Sun Valley Serenade Shines On

The word “classic” is often misused, especially when used in conjunction with words like “dude” or “epic.” Heck, my four-year-old used all three words the other day to describe his chicken nuggets.

By its very definition, however, a classic can’t be anything as ordinary as eating chicken parts, even if they are shaped like dinosaurs. A true classic is, instead, defined as something extraordinary, something that has the quality, character and uniqueness to stand the test of time. Classic is connected with synonyms like excellence, timeless, traditional, enduring, archetypal.

These just so happen to also be words you could use to describe “Sun Valley Serenade.” The film is still popular and relevant nearly 75 years after it was made. It is the epitome of a classic.

A handful of years after Sun Valley became America’s original destination ski resort, it became the backdrop for a big Hollywood movie called “Sun Valley Serenade.” The film was originally released in 1941 and starred Norway’s Olympic gold medal-winning figure skater Sonja Henie, Milton Berle and composer-turned-actor Glenn Miller. Thanks to Miller’s score, the film was nominated for three Academy Awards and included the #1 hit, “Chattanooga Choo Choo.”

Thanks to Otto Lange, the director of Sun Valley’s ski school and the technical director of skiing for the film, “Sun Valley Serenade” also became one of the first ever ski movies.

As Sonja Henie’s character, Karen Benson, proudly declares after being offered a chance to take the lift down from dinner at Roundhouse, “A skier never takes a lift unless he’s carried down in a stretcher.”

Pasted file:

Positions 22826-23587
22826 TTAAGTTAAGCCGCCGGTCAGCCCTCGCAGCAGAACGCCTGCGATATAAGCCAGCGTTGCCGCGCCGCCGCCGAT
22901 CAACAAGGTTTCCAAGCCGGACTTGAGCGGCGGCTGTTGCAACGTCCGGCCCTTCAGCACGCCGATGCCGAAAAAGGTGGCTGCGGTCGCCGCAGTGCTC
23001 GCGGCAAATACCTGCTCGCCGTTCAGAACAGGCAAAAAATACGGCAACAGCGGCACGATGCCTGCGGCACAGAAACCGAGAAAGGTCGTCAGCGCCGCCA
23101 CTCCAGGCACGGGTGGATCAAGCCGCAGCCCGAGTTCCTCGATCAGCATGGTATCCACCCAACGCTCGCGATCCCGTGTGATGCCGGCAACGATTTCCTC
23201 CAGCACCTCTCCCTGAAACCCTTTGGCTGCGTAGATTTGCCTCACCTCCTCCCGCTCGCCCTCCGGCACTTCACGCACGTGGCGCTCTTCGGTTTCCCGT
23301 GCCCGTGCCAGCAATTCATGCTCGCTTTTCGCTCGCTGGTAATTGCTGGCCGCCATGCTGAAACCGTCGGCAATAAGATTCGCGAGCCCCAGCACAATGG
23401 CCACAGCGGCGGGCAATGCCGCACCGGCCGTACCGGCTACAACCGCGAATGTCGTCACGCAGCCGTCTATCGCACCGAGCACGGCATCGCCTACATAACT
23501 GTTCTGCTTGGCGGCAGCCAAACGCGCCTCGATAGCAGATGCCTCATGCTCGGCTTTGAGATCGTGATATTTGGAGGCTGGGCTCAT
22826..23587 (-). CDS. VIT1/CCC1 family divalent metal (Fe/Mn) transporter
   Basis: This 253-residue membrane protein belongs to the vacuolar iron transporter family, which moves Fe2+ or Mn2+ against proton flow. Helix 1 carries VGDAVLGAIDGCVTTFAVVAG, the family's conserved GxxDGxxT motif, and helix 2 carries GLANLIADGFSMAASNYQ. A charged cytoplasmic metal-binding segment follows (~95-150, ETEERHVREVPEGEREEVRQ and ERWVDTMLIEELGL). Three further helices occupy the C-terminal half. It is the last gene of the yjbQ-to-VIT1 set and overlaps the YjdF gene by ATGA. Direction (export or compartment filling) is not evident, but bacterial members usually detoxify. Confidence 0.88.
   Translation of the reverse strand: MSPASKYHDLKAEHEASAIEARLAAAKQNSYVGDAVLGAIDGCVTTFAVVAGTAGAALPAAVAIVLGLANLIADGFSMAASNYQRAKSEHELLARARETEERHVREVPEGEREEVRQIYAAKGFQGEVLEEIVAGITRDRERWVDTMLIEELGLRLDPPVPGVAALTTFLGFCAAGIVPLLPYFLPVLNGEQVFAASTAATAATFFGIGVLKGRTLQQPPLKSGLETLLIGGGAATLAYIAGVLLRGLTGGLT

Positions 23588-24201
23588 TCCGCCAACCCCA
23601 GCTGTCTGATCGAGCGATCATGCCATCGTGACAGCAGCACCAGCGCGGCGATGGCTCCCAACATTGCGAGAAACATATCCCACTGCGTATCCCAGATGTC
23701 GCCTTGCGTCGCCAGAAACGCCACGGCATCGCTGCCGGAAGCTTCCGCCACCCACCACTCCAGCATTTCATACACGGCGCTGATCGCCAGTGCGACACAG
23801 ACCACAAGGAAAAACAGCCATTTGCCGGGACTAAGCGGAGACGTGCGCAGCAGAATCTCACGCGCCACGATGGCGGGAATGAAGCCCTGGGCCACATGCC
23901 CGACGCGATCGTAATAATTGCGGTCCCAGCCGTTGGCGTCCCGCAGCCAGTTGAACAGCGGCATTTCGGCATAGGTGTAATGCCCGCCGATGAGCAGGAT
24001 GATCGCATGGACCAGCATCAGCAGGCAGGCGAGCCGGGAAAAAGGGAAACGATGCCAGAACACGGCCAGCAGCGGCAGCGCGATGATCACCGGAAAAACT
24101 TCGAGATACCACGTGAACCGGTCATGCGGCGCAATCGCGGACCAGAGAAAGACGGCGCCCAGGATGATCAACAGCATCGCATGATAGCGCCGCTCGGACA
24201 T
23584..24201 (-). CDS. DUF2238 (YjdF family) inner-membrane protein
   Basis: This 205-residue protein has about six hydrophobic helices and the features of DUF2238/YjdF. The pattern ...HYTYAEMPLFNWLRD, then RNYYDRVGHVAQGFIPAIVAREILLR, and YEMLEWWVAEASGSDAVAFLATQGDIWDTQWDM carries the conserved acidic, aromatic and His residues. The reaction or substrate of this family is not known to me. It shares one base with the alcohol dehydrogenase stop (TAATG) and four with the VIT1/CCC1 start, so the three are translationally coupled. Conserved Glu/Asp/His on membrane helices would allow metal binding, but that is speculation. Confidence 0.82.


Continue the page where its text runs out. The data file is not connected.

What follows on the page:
In honor of this week’s 4th Annual Sun Valley Film Fest (SVFF), the Community School’s Multimedia Lab has re-made a short version of the film. “Sun Valley Serenade: A 10 minute remake” was produced by a team of 40 9th through 12th graders. The students broke the film down into about 10 different scenes that they shot in front of a backdrop of footage from the original film. They also did a great job interweaving modern black and white shots of Baldy and its surroundings with the original film’s historic footage of Sun Valley.

 “It was the first real ski town film and was great advertising at the time for Sun Valley, so the students thought it would be good to honor it,” said Peter Burke, head of the multimedia lab for The Community School.

Some of the students and their film will be involved in the SVFF’S Future Filmmakers Forum on Saturday afternoon at Sun Valley Opera House.

The original version of “Sun Valley Serenade” still plays free of charge, most Tuesday, Thursday and Sunday afternoons at the Opera House, as well as on a dedicated TV channel at the resort.

Despite being well past it’s retirement age, the film’s core content of skiing, singing, ice skating and steady servings of Milton Berle’s comedic touch, continues to endure and is still delighting those watching it for the 50th time, or the first, like my four-year-old did the other day.

He really liked it, especially the “skiing and the singing,” he said.

To which I happily responded, “Good. Now that’s what a real ‘classic’ is, dude.”

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